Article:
No clever headline, no pun, no alliteration. Enough is enough.
by Matt Coot
If my sums are correct, which they are, I estimate that at least 10,500 jobs throughout the UK have been announced as being ‘at risk’ since the start of 2018. We are only seven days into the third month.
Carillion, Toys R Us, Maplin, Prezzo, Jamie’s Italian, Strada, Carluccio’s, Byron, Carpetright, Mothercare, Debenhams, New Look, House of Fraser, Airbus, Thomas Cook, and Devonport dockyard (Babcock). These are the names of businesses and organisations that have announced difficulties, closures, and job cuts so far in 2018. Add to that warnings from the UK car industry that thousands of jobs would be at risk if there’s a failure at getting a trade deal during the Brexit negotiations, and we are just at the beginning of a major crisis for UK industries.
Today, New Look, Babcock at Devonport dockyard, and Airbus have all announced that jobs are at risk. New Look announced that they would be cutting 980 jobs from their nationwide workforce. Babcock, at one of the country’s most important naval dockyards, has announced that a tenth of its staff will need to be lost, putting 500 jobs at risk. Airbus has warned that 3,700 jobs throughout its four “home” countries are at risk, which would be 250 for the UK. That’s 1,730 jobs at risk announced just today.
This follows the high profile crises of: Carillion, which has made 1,450 people redundant so far; Toys R Us, which has put 3,000 jobs at risk; and Maplin, which has put 2,300 jobs at risk.
We have also seen multiple chain restaurants facing difficulties. Peter Kubrik from accountants UHY Hacker Young, has said that with “Brexit hanging over consumers like a dark cloud” that people are becoming more reluctant to be spending more of their ‘leisure budget’ on eating out. But that isn’t the only problem that Brexit has caused with restaurants, as since the referendum result, sterling has fallen and the cost of imported ingredients has rocketed up.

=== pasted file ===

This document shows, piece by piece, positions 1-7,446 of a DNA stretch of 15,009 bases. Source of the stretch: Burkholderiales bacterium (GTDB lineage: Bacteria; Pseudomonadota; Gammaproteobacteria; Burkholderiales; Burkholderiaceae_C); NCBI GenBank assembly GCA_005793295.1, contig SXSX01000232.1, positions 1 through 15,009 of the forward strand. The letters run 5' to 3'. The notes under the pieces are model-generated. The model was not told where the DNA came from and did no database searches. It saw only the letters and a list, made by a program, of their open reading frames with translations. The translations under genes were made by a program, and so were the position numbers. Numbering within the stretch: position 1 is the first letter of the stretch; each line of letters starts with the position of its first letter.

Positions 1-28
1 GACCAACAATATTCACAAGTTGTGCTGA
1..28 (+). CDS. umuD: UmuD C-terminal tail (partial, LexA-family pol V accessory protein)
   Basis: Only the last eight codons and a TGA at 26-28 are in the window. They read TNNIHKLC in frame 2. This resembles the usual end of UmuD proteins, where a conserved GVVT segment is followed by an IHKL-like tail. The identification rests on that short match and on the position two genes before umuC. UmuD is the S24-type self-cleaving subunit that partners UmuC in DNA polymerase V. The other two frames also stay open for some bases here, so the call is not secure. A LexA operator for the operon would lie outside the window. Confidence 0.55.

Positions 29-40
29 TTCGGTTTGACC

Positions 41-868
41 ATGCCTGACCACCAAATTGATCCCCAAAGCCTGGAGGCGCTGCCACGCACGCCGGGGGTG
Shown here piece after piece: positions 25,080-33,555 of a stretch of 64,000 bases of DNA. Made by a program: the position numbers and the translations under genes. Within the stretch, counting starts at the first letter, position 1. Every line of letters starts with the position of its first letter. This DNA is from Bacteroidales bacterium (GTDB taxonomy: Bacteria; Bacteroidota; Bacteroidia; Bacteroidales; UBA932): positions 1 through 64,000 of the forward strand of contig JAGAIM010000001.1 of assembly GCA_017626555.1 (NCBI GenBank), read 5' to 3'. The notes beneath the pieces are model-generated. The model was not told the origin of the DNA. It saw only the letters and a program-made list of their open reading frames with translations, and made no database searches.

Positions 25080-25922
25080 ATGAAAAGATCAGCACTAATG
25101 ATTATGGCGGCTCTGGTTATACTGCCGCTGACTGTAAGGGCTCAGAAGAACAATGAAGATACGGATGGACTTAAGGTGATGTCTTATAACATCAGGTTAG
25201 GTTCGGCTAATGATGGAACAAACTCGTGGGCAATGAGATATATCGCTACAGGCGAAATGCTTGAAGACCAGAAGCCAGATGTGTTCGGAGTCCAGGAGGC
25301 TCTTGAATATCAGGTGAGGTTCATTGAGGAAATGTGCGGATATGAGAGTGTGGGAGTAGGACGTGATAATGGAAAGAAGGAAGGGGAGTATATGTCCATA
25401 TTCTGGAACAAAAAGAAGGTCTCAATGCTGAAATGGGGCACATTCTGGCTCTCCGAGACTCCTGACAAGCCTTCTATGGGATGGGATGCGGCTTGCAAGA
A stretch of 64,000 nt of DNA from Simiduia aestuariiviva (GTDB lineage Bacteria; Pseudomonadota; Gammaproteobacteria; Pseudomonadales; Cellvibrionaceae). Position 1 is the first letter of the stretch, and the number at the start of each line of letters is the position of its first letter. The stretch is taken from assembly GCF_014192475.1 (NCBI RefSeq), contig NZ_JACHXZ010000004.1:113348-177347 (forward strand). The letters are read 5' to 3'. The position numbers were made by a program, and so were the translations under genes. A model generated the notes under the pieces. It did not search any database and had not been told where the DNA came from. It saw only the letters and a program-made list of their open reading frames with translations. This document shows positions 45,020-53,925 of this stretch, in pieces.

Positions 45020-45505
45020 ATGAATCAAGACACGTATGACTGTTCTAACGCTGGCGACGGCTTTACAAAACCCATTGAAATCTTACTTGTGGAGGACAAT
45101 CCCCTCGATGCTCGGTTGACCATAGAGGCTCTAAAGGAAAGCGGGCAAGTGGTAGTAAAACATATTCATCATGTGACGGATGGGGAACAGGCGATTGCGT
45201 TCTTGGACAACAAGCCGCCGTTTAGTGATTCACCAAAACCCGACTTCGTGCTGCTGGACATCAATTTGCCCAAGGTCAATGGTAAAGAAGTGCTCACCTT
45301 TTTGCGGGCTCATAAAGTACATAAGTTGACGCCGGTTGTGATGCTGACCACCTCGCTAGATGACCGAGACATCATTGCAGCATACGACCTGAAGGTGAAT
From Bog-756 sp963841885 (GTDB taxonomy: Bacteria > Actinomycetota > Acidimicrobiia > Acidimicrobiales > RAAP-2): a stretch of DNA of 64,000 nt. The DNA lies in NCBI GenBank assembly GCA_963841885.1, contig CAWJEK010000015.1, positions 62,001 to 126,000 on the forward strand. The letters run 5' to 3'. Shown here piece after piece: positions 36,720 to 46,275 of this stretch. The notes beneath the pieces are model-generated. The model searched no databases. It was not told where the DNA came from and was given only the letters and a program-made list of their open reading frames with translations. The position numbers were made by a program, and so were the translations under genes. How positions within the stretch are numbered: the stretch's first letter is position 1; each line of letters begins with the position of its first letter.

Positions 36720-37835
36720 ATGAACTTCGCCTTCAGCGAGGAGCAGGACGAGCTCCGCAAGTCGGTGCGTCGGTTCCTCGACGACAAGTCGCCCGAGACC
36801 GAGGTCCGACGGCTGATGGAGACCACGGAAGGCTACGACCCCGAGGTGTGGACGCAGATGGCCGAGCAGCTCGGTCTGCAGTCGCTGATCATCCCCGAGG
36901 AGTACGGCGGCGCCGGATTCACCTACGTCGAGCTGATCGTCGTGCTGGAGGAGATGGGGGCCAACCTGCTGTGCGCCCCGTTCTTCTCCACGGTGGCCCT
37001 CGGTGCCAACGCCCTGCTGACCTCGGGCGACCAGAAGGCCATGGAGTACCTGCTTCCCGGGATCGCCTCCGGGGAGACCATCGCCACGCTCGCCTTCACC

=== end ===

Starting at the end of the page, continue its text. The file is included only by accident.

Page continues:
Of course, I’m not naïve enough to blame it all on Brexit. Other issues include the rise in costs of paying staff with a series of above inflation rises with the National Living Wage, but also with consumer spending power reduced by low wage growth and higher inflation. In other words, customers can’t afford to eat out at these restaurants, and the restaurants can’t afford to pay their staff.
Big high street casual dining chain restaurants such as Prezzo, Jamie’s Italian, Strada, Carluccio’s and Byron are all announcing difficulties. Prezzo will be closing 94 outlets, putting 1,000 jobs at risk; Jamie’s Italian will be closing 12 branches, putting 450 jobs at risk; Byron will be closing 20 of its 67 branches, putting an estimated 500 jobs at risk; Strada will be closing 11 branches, and Carluccio’s has called in the accountants to advise on possible strategies.
Other high street names House of Fraser and Thomas Cook are both facing problems. House of Fraser are seeking refinancing of their debt package, whilst asking landlords for rent reductions, and their Chinese owner plans to sell their majority stake. I hope that the House of Fraser can find a way through their difficulties. These is a name that is respected throughout the UK and one that if it falls, will show that nobody is ever truly safe and secure in the retail market. Another respected name, but in the tourism industry, is Thomas Cook, who is closing 27 stores with 210 jobs at risk.
Sticking with the tourism and travel side of things, as I mentioned already, Airbus has announced that 3,700 jobs are at risk across four countries. In the UK, Airbus employ 250 people. It has been said that it is “likely” to be reassigned to other projects. However, that “likely” isn’t a certainty.
Another announcement made today, and as I already mentioned, is one that is close to home. Many people I know either work at, or knows someone who works at, the Devonport Dockyard. The dockyard’s operator, Babcock, employ 5,000 people. The announcement that a tenth of its staff are facing redundancy has spread uncertainty and fear throughout the local area. Five hundred people will be losing their jobs. This is 500 too many.